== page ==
Tuesday, November 13, 2007

Back to Benning

Tomorrow Margaret and I head off to the SOA Watch via Atlanta, where we'll be staying with the ever-so-kind Open Door Community for a few days before heading down to Columbus to peacefully vigil in front of the School of the Americas/Western Hemisphere Institute for Security Cooperation.

If you have no idea or little background with the SOA Watch, visit the link to the left. Feel free also to look at my blog from last year (or just the pictures). Also, there is a caravan traveling from San Francisco to Columbus, Georgia. Their blog is also up and running, and definitely worth at least a peek.

Keep us in your prayers, but especially for those whom we are standing in witness: the victims of torture, violence and hate; the populations whose homes have been destroyed through the teachings of the School of Americas; those who still live with the traumatic physical and emotional effects of the acts of war the SOA education helped to wage.

Thank you all for your support!

Thursday, November 8, 2007

Age Is Just a Number... Right?

I am one of three 20-somethings in the Catholic Worker community of 21 people. The average age of the volunteers/community members living at the house is 43.1 years. This is not said with disdain by any means. Living with people who are older than me and dedicated to, what I believe to be, an amazing movement gives me hope for my continued dedication to the issues of homelessness, war and violence.

While we are connected by our beliefs and passions, the age gap does factor in to the challenges of living in community. Sometimes, in the minds of older community members, the young person is equal to the person with the most energy to spare. I'd like to point out that this assumption isn't really true...if any of you have met Faustino, you will understand my point.

At other points, the "we've been doing this for longer than you've been on this planet" spat, or the "my life experience is double yours" defensive rears its ugly head--most often, they are raised in joking manners.

And being a single young woman at the Catholic Worker isn't always that great either. Each young man who passes through is always seen, again in the eyes of the older community members, as a potential match for poor, single, lonely Allison. While most of this is in jest, it's also strongly persistent. I have actually said, "I'm not as desperate as you think I am," to a few people.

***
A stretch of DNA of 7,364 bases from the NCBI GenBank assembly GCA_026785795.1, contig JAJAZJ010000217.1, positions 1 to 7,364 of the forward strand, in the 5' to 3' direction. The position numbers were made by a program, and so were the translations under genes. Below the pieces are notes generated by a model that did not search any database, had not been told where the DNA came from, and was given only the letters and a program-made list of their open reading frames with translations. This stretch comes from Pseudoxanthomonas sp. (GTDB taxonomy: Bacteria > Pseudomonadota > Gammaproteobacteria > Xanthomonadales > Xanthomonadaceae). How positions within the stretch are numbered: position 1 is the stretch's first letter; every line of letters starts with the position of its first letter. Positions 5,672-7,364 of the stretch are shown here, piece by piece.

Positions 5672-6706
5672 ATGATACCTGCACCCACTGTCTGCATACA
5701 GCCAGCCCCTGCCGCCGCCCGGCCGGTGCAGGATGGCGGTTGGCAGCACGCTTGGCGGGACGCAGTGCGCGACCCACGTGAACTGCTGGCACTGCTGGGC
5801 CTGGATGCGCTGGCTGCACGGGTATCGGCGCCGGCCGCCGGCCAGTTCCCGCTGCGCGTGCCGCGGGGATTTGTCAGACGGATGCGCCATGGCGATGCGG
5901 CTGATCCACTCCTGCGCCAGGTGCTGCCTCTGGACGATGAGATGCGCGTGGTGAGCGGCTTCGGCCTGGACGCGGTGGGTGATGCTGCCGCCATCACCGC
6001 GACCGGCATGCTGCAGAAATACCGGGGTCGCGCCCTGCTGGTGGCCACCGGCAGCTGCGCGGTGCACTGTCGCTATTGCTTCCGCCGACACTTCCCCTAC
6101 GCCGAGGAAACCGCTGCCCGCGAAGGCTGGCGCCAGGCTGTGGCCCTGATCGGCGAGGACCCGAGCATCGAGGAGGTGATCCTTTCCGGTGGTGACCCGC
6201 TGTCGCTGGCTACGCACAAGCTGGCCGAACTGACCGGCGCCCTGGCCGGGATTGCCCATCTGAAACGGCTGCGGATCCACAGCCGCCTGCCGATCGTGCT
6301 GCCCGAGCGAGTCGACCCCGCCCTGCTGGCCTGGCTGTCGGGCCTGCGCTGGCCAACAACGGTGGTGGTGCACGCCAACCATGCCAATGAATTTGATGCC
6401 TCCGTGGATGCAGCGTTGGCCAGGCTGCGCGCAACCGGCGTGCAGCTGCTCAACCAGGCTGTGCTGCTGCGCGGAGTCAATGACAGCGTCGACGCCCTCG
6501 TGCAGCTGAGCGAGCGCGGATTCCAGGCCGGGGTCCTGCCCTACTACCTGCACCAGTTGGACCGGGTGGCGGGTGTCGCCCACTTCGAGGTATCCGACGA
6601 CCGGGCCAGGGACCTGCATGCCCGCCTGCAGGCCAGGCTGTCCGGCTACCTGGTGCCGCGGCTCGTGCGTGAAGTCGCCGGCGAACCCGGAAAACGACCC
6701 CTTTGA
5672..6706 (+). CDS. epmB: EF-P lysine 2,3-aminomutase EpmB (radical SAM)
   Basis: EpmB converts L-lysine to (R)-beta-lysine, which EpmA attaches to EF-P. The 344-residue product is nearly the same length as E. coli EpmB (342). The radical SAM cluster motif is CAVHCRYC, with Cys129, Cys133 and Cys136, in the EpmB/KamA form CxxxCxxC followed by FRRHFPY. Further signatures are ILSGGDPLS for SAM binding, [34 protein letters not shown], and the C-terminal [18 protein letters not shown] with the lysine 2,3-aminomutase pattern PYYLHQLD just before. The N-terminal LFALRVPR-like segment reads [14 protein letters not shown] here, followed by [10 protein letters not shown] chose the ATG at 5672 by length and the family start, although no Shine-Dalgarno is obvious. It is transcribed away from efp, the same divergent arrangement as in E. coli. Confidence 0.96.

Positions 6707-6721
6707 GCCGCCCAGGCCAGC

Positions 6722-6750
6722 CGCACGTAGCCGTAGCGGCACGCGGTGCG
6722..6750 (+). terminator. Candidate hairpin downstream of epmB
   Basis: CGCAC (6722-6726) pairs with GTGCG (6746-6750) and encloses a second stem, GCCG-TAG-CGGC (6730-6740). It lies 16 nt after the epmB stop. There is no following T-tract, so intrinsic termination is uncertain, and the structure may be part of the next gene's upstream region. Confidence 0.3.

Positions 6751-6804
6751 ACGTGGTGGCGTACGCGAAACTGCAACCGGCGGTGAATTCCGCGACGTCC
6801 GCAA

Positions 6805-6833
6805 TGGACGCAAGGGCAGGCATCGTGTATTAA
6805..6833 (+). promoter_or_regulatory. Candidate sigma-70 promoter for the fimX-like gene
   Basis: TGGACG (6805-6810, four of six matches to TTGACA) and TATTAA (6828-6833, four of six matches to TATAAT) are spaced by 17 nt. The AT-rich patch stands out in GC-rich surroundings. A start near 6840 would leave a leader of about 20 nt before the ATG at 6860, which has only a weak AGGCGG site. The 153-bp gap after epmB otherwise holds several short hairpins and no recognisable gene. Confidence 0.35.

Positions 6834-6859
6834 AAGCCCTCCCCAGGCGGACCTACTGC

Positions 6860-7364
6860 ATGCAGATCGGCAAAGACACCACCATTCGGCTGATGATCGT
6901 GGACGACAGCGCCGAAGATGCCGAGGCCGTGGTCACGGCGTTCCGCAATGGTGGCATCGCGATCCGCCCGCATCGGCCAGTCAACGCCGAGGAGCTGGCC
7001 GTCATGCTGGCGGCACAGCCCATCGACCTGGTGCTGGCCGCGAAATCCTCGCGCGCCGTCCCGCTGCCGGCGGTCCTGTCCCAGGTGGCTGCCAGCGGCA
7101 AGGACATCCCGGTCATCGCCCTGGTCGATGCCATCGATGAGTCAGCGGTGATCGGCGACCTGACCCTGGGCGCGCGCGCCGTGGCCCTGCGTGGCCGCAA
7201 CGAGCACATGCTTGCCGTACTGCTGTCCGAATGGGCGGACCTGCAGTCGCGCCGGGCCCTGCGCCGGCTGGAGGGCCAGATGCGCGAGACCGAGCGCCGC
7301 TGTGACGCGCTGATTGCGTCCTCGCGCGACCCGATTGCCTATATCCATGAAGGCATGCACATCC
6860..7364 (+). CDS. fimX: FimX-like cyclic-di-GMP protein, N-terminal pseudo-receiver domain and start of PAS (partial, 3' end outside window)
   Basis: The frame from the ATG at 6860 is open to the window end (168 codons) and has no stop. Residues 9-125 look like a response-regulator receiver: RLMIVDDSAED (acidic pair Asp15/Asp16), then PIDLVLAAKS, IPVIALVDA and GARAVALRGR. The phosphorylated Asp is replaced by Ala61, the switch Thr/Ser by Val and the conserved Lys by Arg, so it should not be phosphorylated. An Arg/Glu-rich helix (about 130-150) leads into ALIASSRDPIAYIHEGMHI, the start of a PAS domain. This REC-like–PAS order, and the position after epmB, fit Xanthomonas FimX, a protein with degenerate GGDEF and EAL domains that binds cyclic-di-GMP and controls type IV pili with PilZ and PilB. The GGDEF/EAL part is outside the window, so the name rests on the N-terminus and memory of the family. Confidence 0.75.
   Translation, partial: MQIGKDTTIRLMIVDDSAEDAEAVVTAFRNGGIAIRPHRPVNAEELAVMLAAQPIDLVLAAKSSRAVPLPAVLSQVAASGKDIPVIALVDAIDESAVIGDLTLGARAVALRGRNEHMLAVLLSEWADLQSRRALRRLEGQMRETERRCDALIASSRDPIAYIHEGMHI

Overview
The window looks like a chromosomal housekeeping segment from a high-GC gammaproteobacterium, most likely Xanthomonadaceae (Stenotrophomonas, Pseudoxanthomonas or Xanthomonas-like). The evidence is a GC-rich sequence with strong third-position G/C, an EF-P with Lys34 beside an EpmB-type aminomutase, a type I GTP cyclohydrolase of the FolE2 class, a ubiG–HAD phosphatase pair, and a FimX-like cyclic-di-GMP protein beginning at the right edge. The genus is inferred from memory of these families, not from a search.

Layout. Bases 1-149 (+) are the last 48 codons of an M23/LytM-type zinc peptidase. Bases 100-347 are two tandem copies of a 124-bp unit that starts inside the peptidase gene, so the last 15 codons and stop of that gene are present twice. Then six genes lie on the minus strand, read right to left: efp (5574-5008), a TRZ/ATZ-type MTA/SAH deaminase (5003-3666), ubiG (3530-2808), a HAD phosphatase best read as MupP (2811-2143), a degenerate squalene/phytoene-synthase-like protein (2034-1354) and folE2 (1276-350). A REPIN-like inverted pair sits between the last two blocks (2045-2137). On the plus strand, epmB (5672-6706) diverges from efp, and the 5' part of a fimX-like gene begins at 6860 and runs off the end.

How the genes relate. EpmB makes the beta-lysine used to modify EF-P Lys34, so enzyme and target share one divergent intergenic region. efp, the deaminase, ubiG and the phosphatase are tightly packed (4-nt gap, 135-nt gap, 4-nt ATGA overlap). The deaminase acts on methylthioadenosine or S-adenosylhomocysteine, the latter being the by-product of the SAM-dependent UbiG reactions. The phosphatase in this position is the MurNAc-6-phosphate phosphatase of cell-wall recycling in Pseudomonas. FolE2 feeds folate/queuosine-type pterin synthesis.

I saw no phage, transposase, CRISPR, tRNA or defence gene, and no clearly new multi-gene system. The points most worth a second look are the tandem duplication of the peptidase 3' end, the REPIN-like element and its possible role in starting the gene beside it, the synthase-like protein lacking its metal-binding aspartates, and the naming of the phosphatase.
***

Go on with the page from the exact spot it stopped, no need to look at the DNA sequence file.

The technology gap also accompanies the age gap. I am helping one of the guests get comfortable with cutting, copying and pasting on the computer. Jeff, now in his sixties, is just hopping on the Internet and signed up for his first e-mail address a few weeks ago. Catherine, in her seventies, is learning to "Google" search. All three are amazed by the vastness of the Internet and continually confused by applications, programs, websites and capabilities outside their normal Internet/e-mail routines.

Despite the age difference between me and the majority of the community, I have found it quite easy to begin conversations, build relationships and enjoy time spent with everyone. I can't imagine having an experience like this later in my life, so I am embracing this gap as just another unique quality to the life at the Catholic Worker.




In other news, Margaret and I are leaving for the SOA Watch next Wednesday (November 14) for five days. We will be staying with our sister community in Atlanta, Georgia, before heading down to Columbus, Georgia, to participate in a weekend of vigiling, prayer and peaceful protest. Please keep us in your prayers, and I look forward to sharing my experiences (and photos!) when I get back!